This is obviously not the first time insiders have sold off big chunks of a stock. Last June, Target Corporation (NYSE:TGT) insiders sold off $13 million worth of shares in a two week period. That hasn’t been an indicator that anything was wrong with the company, though. The stock has increased another 8% since the sell-off, and there aren’t any signs pointing to a serious fall in Target’s business — January comparable sales were up 3% at the retailer.
If Target is on the good side of a scale, then Facebook Inc (NASDAQ:FB) might be on the not-good side. But even in that situation, where insiders sold around $775 million worth of shares since IPO, CEO Mark Zuckerberg has committed to holding on to all of his own shares until later this year. While that may just be a PR move, it shows how important it is for insiders to have a vested interest in a company’s stock.
The bottom line
There are a few important details to remember about this move from Kors insiders. First, the selling hasn’t happened yet, it’s just been set up. While Sportswear will likely sell its 20 million shares, Kors and Idol may decide to hold out for a while longer. Second, insider selling doesn’t necessarily indicate that something is wrong in the company, even in the Facebook example. With Kors we’re talking about real honest-to-goodness insiders, but in Facebook’s case, “insider” is a pretty broad term — almost everyone in the company was being paid in stock at some point, and selling a bit may have made up for years of underpay.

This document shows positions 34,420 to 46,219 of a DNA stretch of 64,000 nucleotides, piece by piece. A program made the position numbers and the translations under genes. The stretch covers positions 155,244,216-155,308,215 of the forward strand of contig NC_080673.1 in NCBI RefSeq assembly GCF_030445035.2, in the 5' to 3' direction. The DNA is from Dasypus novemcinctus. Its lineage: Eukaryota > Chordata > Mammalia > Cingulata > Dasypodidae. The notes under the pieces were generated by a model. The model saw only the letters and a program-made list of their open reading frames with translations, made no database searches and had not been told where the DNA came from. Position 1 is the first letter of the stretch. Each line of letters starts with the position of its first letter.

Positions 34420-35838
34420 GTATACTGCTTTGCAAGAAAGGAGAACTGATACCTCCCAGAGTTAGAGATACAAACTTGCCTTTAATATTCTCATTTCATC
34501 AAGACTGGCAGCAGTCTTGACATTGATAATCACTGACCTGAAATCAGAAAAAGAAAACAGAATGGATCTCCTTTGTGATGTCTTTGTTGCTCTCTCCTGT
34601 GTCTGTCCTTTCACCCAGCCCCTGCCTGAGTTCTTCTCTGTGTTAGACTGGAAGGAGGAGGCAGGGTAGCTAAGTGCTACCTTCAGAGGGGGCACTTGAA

But we shouldn’t let Kors’ management off the hook, and the market is reflecting that. The stock is down 3% in the middle of the day on the news. Investors need to be able to trust that the people involved in a company are optimistic about the company’s actions, and selling off a meaningful percentage of the company’s stock reflects pessimism. At the end of the day, this is bad news for investors.
The article Michael Kors Insiders Poised for Sell-Off originally appeared on Fool.com and is written by Andrew Marder.
Fool contributor Andrew Marder has no position in any stocks mentioned. The Motley Fool recommends Coach and Facebook. The Motley Fool owns shares of Coach and Facebook.
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